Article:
ECB under pressure as Spanish collateral fears jump
The pressure on Spanish sovereign bond yields highlights the deficiency of the ECB's repo operations against the backdrop of unstable collateral values. A new approach is needed.
Fears over the subordination of private creditors in favour of the official sector in any Spanish debt restructuring, the lack of wholesale financing for the country’s banks, Greece''s elections and the Bundesbank shooting down a mooted eurozone banking union have all conspired to trigger market panic, with 10-year Spanish yields hitting 6.8% on Tuesday.
Spain’s two-year note, at the time of writing, is yielding above 5%.
For the sovereign credit realists, it was always naive to expect Spanish yields to tighten materially, without European Central Bank (ECB) intervention, especially since the eurozone bond market, save for Germany, has been hit by a negative structural shift in the investor base. So, even on good-news days, there are a non-trivial number of legitimate reasons why eurozone bond yields could underperform the news flow.
Market fears now centre on whether Spain can live with these high yields – with a €90 billion sovereign issuance plan in 2012 – the lack of drivers for spread compression, the negative sovereign-bank feedback loop, and the darkening outlook for Spanish collateral.
On the latter, on May 18, clearing house LCH.Clearnet hiked the cost of holding Spanish bonds as collateral for repo purchases as bond yields spiked. The bond clearer said it would raise the initial margin on two- to 30-year Spanish debt, with charges on 10-15 year maturities rising 70 basis points. The move threw into sharp relief the procyclicality of fixed-income trading, with Spanish banks, faced with vanishing collateral values, forced to delever further and tap yet-more ECB funds.
If Spanish government yields rise further, LCH. Clearnet – which has stated that yields rising 450bp above AAA eurozone countries is a key basis for margin hikes – will consider further charges. In a chat with Euromoney, Nomura’s fixed-income strategist Guy Mandy mulled whether Spanish yields breaching 7% could be a trigger for further margin hikes:
"If volumes are high and clients are using high-volatility assets as collateral, there might be demand for higher margin requirements. Although LCH.Clearnet is supposedly using objective criteria, I am sure the criteria is, to some extent, relatively subjective and they will take any decisions very carefully since they are sensitive to the market sell-off caused by margin hikes on Italian debt last year."
A bigger concern is that Spain’s credit downgrade by Fitch to BBB from A is not the last – and will have greater implications for haircuts on ECB collateral, he says. In a seperate report, he noted:
"If all three rating agencies move Spain to BBB+ or below then under the ECB''s current framework it moves into the Step 3 collateral bucket, which requires an additional 5% haircut across maturities. In classifying its risk management buckets, the ECB uses the highest of the ratings to determine an asset’s position (unlike the sovereign benchmark indices which generally use the lowest). S&P is already within this Step 3 bucket. Only Moody’s currently rates Spain one notch above it at A3, but with a Negative outlook in place, leaving only a small downgrade margin before Spain migrates to the lower ECB bucket.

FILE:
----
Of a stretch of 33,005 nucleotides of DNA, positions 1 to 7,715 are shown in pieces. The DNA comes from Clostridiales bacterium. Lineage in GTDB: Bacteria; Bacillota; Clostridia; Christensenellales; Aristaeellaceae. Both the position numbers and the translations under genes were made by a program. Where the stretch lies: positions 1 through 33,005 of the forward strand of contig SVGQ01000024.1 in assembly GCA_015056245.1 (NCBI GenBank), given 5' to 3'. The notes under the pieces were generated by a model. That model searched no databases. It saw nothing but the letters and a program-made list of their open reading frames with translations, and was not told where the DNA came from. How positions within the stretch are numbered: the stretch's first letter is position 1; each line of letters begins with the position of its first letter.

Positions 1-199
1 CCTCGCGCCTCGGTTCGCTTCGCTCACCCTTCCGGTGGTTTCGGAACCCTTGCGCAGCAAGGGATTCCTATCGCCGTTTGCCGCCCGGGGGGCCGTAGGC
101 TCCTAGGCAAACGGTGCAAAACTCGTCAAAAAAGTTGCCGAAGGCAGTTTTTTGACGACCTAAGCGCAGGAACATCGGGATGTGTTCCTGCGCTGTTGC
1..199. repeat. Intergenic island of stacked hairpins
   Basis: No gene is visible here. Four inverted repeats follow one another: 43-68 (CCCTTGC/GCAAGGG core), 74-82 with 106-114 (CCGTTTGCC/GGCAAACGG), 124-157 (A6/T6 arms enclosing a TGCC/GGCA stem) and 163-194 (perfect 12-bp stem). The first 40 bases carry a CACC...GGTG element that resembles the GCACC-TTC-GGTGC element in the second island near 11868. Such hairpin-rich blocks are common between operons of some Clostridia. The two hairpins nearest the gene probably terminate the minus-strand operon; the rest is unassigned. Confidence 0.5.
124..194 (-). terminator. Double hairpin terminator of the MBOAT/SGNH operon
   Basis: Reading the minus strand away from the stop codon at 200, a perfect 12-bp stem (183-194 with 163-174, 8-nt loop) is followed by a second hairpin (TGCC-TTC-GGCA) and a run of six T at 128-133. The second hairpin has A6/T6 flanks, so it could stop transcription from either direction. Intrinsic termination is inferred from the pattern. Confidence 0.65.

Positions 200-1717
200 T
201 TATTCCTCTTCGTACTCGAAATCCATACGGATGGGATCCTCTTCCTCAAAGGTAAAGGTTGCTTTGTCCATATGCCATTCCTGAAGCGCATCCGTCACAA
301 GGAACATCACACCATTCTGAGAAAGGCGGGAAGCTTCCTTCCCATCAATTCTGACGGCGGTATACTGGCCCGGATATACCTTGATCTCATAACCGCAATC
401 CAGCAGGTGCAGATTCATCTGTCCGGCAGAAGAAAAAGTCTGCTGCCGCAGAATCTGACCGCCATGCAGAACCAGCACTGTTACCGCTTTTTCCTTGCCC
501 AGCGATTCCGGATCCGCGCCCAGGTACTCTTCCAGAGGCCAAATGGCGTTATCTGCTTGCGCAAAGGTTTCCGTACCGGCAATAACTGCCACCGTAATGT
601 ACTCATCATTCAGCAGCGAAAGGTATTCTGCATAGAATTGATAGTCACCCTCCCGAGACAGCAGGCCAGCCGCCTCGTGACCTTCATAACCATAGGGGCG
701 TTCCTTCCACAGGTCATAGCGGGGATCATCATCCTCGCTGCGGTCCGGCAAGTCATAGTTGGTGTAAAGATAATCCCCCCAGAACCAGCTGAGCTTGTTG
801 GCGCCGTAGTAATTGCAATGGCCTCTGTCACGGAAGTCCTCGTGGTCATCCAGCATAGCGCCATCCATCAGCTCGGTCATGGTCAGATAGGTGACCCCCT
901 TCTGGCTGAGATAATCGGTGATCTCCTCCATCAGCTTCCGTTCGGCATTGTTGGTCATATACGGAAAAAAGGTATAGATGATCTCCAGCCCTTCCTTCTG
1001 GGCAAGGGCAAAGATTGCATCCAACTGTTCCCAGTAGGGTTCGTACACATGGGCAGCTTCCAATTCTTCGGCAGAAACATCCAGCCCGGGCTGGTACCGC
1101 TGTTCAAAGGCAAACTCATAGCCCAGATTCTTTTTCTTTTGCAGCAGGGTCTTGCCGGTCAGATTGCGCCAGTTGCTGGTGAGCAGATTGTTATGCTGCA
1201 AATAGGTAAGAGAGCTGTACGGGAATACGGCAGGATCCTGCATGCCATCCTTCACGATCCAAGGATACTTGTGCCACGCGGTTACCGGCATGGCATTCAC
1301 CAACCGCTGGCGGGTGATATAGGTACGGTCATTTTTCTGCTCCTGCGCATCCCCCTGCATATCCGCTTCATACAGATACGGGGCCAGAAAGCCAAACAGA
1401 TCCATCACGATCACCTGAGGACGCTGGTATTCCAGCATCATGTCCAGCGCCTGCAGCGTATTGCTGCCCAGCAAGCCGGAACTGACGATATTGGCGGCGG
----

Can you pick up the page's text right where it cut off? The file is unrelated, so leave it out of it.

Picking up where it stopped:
We would hope ECB pragmatism prevails with a move to be more accommodative on its collateral haircut rules on sovereign debt. We hope to see a statement from the ECB prior to this becoming a market issue or we think consequences could be highly market negative"
The long-term refinancing operations have artificially enhanced the liquidity of poor-quality assets and structurally linked the fates of eurozone banks with sovereigns like never-before.
Given the self-interest the ECB has to preserve the value of its collateral on its balance sheet, the fact that rising short-term Spanish bond yields could trigger money market stress despite systemic liquidity – impeding the transmission of monetary policy – and the need for the market to shrug off Spanish debt restructuring risk, the ECB will be forced to embark on the nuclear option, Mandy says: to publicly declare it will cap eurozone sovereign yields to 5.5-6% until normal market conditions are restored.
Granted most analysts reckon short-term yields on Italian sovereign debt need to rise before the ECB even considers LTRO3, let alone full-scale quantitative easing with a yield target. But Mandy''s rationale is solid: LTROs work when collateral values are stable. If repo funding via the ECB takes place against a backdrop of significant capital losses on government debt, market fears will reign supreme and a more aggressive ECB policy response will be needed.